In the post Psychology of Back Pain, I touched on the work of Dr. Sarno that connects stress to back pain. If you haven’t read that post, go do so now. A primary strategy for addressing back pain is to give the person exercises to do. Dr. Sarno states that all forms of therapy that validate the physical pain should be avoided and that includes back exercises. By doing back exercises you are addressing the physical manifestation of a pain with psychological roots.
I agree with Dr. Sarno, but I’ve expanded my thinking on back exercises. Prior to my workouts I do a short session of what I call mobility exercises. This is not stretching. It takes me about 10 minutes and I don’t always do the same movements. Anyone watching me in the gym would see my effort as a warm up strategy. It appears that I am preparing my body for the workout that is coming. They would be wrong.
My mobility work is about demonstrating to my mind that my body is healthy and can engage in a wide range of movements effortlessly and pain free. Since I believe the root cause of almost all my back pain is psychological and not physical, I am showing my mind just how capable I am. Throughout the week, I may sit for hours at a desk or in a car. During this time, I am incapable of demonstrating free movement. My mobility sessions are to me a movement meditation. I am proudly showing my mind just how capable my movement is when I step away from the restrictions the modern world places on varied movement.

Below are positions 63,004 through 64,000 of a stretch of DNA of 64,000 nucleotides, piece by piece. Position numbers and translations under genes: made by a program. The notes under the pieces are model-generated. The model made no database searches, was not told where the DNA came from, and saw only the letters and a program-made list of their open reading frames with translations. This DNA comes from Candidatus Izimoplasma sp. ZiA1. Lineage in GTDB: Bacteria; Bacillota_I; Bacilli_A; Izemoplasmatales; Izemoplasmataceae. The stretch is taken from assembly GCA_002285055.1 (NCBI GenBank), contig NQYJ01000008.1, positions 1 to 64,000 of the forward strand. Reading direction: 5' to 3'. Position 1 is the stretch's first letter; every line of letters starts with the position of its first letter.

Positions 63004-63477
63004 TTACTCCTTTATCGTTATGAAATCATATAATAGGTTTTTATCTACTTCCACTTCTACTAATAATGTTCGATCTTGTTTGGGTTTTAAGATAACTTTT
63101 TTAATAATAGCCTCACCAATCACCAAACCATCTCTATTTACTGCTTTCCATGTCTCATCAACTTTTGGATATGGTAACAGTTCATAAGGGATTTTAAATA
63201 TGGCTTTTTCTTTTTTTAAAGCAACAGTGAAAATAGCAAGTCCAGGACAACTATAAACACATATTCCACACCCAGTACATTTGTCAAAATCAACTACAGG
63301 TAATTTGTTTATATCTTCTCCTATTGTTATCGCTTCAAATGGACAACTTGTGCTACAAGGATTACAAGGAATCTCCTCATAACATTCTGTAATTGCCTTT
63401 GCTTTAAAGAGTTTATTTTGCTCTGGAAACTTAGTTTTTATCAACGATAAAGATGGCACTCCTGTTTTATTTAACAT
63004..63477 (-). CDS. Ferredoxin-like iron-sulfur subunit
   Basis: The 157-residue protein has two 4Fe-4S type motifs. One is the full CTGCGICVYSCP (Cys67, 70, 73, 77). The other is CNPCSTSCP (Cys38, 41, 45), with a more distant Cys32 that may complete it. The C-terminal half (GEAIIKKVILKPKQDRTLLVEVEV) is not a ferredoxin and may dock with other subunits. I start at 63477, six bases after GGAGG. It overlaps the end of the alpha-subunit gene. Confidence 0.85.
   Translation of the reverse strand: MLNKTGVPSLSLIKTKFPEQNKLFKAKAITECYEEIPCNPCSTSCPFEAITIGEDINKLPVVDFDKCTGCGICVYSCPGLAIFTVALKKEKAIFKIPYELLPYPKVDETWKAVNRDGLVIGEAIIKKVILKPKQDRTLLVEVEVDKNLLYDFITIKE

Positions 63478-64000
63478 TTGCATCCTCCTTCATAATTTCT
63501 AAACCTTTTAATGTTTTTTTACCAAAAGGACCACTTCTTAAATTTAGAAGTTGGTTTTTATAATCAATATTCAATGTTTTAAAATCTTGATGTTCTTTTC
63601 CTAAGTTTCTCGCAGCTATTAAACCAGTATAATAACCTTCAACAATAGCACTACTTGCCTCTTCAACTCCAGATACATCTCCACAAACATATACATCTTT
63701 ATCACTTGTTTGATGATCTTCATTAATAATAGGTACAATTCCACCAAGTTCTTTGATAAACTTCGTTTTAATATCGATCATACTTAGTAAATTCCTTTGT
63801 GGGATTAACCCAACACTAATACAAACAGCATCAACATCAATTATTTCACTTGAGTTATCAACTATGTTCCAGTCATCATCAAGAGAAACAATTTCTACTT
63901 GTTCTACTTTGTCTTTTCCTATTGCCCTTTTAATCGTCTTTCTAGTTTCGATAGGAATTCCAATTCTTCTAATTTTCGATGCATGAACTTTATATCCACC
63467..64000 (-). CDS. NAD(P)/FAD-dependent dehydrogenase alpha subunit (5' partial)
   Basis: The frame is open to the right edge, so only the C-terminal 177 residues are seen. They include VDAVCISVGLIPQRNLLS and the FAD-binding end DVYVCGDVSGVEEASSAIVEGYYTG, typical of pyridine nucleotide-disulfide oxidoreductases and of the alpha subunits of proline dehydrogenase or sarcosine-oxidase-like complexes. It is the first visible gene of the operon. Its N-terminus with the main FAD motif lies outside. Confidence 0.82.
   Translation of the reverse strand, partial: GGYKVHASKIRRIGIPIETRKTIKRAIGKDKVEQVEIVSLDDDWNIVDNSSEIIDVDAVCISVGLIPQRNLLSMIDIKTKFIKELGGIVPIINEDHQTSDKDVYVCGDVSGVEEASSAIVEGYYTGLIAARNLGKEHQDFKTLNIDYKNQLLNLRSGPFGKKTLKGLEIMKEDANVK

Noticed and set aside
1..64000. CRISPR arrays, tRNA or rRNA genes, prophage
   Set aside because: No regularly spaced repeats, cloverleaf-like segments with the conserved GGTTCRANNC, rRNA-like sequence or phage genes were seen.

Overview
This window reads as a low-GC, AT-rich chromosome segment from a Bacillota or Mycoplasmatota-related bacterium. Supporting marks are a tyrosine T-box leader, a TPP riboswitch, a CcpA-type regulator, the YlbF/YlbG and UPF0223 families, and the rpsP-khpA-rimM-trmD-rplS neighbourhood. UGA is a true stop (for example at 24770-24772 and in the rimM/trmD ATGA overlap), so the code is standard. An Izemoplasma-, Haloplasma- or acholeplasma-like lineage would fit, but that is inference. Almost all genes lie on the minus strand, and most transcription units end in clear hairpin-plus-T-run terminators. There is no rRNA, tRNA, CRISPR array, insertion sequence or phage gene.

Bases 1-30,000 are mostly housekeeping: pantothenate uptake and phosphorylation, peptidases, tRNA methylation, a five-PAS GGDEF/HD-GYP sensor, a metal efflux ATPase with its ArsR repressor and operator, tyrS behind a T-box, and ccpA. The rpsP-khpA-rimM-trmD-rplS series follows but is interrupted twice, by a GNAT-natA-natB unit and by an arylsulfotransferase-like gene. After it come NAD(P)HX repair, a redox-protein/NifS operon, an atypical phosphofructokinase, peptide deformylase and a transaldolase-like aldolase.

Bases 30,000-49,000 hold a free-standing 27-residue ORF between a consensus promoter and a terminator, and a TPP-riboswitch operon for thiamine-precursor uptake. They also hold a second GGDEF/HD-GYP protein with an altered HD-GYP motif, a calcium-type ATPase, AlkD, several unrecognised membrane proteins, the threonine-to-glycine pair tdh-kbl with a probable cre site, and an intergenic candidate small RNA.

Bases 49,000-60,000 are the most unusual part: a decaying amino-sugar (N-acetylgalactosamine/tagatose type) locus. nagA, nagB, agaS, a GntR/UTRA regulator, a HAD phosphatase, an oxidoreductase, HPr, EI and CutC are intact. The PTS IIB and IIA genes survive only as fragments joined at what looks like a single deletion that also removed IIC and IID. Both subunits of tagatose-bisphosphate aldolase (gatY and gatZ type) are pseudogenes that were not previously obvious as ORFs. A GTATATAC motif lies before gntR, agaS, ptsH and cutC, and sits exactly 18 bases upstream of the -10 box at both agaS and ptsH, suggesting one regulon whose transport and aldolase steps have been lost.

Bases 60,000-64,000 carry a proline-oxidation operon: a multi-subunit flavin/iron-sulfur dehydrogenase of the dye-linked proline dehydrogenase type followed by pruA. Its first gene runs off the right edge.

Some of the movements I perform include:
- arm circles (both directions)
- body weight squats (vary speed and depth)
- neck mobility
- leg swings (forward, side)
- the 6 core movements outlined in 3 Minutes to a Pain-Free Life
Another excellent resource is the Magnificent Mobility DVD by Eric Cressey. The video demonstrates many ideas for movements you can add to your own personal routine. Even though Dr. Weisberg and Eric Cressey are presenting their material as movements to prevent physical pain, I am using their work to demonstrate to my mind that I am capable of excellent movement.
If I do experience back pain that wasn’t directly attributable to an injury, then I don’t do these movements. Instead I reflect on what stresses are going on in my life and work through those first. The mobility work is only done to support an already healthy body.